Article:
Previous news were saying that the Obama administration doesn’t have any plans of installing solar panels on the White House. Not even a month has passed, and a representative of the White House in Washington, DC says solar panels will be installed on the White House in order to impulse Americans to adopt green energy.
Tony Danger Coiro, a student at Purdue University, has recently created a zero-emission electric motorcycle that is powered by solar energy. The motorcycle, which initially cost about $50, is a transformed version of an old 1978 Suzuki.
A group of researchers at the Sandia National Laboratories found a new way to predict and prepare for fluctuations in electricity generation due to changes in weather – cold, heat, clouds and airborne dust.
Light behaves differently in macro- and nano- scale environments, and this could be a starting point for those researchers who want to improve the solar cells’ efficiency. It was a starting point for some Stanford engineers, who found out that light ricocheting inside an ultra-thin polymer film solar cell behaves differently than if the film wasn’t so thin. The difference is enormous.
Three South Florida schools (Deerfield Beach Middle School, Mandarin Lakes K-8 Academy in Homestead and SunCoast Community High School in Riviera Beach) have received solar panels from FPL Group Foundation. This way the schools will start saving money and teaching students about renewable energy.
I’ve been hearing at least two versions of how we should construct an orbital power station, that would harness the Sun’s power and transmit it through lasers or microwaves to Earth. Those concepts, along with classic solar and wind power fade when compared to this one.
The US military’s DARPA has signed an $89 million deal with Boeing for the development of a solar powered, unmanned aircraft that could stay aloft for more than five years. Of course, the aircraft would be used in espionage purposes, but the concept is also a testing ground for civilian purposes.
Solar cells currently used are mostly bulky and made from silicon and other non-recyclable materials, hence they’re not as green as they should be. Mimicking nature might be a solution to this problem. More exactly, North Carolina State University researchers have prototyped a water-based solar cell, mimicking the functioning of a leaf, to produce electricity.
Verve Energy in collaboration with BP Solar are planning to build Australia’s largest ever grid-connected solar power plant. The photovoltaic power plant is expected to generate about 10MW of clean energy and according to the two companies, it will be built in Geraldton, Western Australia.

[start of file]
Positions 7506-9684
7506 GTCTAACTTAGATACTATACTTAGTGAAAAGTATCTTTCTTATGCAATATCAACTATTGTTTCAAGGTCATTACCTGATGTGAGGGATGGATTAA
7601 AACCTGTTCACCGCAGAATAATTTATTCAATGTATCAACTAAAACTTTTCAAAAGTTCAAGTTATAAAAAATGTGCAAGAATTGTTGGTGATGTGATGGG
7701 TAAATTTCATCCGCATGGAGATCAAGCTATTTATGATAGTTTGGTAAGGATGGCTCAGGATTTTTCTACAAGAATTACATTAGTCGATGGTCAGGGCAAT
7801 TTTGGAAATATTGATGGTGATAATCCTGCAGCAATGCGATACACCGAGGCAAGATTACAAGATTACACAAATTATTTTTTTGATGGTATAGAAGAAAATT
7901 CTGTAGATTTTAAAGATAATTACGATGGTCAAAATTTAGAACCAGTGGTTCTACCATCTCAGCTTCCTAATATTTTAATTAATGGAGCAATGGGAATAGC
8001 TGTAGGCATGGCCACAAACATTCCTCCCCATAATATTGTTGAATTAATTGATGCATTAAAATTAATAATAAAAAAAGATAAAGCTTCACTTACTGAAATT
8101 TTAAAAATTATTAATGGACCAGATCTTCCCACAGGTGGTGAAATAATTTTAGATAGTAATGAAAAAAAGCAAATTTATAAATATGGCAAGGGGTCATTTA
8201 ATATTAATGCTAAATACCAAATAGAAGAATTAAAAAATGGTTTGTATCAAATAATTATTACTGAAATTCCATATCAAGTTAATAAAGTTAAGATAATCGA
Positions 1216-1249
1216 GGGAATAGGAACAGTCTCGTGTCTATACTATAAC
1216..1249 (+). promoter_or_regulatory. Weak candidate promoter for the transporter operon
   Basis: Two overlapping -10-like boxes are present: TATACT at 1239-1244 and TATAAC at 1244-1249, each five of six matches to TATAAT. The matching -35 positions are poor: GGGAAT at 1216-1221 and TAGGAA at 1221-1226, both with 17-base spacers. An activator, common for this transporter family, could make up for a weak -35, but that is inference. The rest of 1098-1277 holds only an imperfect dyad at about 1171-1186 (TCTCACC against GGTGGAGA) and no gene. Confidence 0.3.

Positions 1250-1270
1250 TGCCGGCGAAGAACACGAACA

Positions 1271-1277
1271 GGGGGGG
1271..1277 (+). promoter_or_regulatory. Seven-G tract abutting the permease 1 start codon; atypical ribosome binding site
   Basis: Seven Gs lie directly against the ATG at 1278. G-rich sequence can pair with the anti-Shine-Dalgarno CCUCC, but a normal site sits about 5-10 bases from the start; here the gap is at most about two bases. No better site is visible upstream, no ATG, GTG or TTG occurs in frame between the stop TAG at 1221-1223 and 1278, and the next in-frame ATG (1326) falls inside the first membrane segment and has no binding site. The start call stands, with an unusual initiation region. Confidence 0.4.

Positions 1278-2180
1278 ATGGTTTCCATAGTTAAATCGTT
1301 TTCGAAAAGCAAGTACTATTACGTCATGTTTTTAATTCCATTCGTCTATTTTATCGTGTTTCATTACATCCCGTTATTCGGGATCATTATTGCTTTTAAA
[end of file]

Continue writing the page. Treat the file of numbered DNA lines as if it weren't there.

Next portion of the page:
University of Florida researchers have invented spray-on polymers that can reflect or transmit any color, and can be applied to glass or plastics as well. “That’s what this newest paper is about, but we’ve also developed polymer coatings for all the other colors of the spectrum,” said John Reynolds, a scientist at the University of Florida who led a team that developed the clear-to-black polymers.
At the beginning of this month, the European division of Sanyo has officially released its new enhanced HIT solar panel. Dubbed HIT-N235SE10, the new 235 watt solar panel has an energy-efficiency of 21.1%, improving the performance in limited space installations and offering more power generation per square meter.
Doug Natelson and graduate student Dan Ward, from Rice University, have discovered how to make a light-harvesting antenna from two gold tips separated by a gap only a few nanometers wide. As light source they used a laser, whose rays, once trapped in the gold tips, get concentrated into a tiny space, increasing the light intensity in the gap by a thousand times.
Windrex, an expert cooperation in the fields of alternative energy will unveil its new wind-solar hybrid street lighting at the Renewable Energy Expo 2010 in Seoul, Korea.
The UK environmental group Carbon Trust and Cambridge University’s Cavendish Laboratory have jointly formed a new company called Eight19 concentrating on the development of new organic photovoltaic (PV) technology that could make the installation of solar cells cheaper and easier.
A recent study, conducted by the Rochester Institute of Technology, reveals that the total energy needed to make organic solar cells is less than the one needed to make inorganic solar cells.